It's official! Well, Judge Robin Rosenbaum's Eleventh Circuit nomination is, at least. If past nominations are any indication, confirmation is no sure thing. That being said, Rosenbaum certainly seems like a savvy nomination by President Barack Obama.
And in unsurprising news, the Supreme Court denied certiorari in an unpublished case that we covered earlier, which means unpaid interns will have to wait a little longer for their day in front of the nation's high court.
Rosenbaum's Nomination: Will She Be Blocked?
On Thursday, the White House made the rumored nomination of Judge Robin Rosenbaum official. Judge Rosenbaum, who has been on the U.S. District Court for the Southern District of Florida's bench since only 2012, previously served as a magistrate judge in the same district. Prior to that, she had a long and distinguished stint in the United States Attorney's office, and clerked for Eleventh Circuit Judge Stanley Marcus.
That's quite the resume, and her experience as a magistrate judge and as Judge Marcus's clerk should allay any concerns over her proposed bump, after barely a year, from the district court to the Eleventh Circuit.
As we opined when the rumors swirled last month, this nomination makes a lot of sense in a circuit plagued by multiple unfilled vacancies. Just last year, Rosenbaum was confirmed by a 92-3 vote. It would be difficult for the Senate to block her nomination over any reasons besides transparent partisan politics.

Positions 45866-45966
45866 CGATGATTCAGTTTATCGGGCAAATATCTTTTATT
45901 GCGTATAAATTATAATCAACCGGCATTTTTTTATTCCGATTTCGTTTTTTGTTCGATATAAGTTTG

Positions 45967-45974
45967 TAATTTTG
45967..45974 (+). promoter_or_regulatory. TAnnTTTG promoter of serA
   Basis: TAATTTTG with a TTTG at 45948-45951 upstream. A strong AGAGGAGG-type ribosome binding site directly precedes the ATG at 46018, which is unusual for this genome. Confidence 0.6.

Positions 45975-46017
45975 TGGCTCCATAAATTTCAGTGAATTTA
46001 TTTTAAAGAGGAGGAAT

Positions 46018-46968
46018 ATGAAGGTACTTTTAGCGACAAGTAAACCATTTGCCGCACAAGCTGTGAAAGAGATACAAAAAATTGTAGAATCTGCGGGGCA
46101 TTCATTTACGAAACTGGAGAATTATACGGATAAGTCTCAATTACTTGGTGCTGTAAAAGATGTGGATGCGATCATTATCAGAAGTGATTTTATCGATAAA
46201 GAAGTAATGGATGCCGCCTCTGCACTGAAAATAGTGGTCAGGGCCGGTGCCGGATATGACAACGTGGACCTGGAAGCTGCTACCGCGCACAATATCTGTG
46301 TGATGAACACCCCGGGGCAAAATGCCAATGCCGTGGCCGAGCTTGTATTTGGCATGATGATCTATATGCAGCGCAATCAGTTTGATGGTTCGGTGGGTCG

Unpublished Unpaid Interns' Case Ends
File Kaplan v. Code Blue Billing, Inc. under "Duh," times two. The Eleventh Circuit's unpublished opinion held no surprises, and neither did the Supreme Court's rejection of the appeal. In fact, the only reason we covered it was because of the nationwide trend of unpaid internship lawsuits.
The plaintiffs in the case were awarded academic credit (which is not explicitly a factor in the Portland Terminal test), and though the court stopped short of outright holding that academic credit suffices for a passing grade under Portland, it did repeatedly reference the credit. It also, somewhat naively, indicated that the employer received little to no benefit, as it had to train the interns with full-time employees. (We don't buy it: for-profit companies aren't training interns unless it pays off.)
From the court's holding, we couldn't help but wonder: Was the court was tacitly indicating that if academic credit is received, and the employer's benefit isn't too obvious, an unpaid internship will comply with the Fair Labor Standards Act?
Either way, the interns went into the position knowing it was unpaid, for credit, and would not lead to long-term employment. The court's holding, even without hidden messages, was expected.
The Supreme Court, also as expected, denied certiorari. With this case being pretty clear-cut under Portland Terminal, the only way cert would've happened was if the Court wanted to reverse decades-old precedent in an uncontroversial area of law.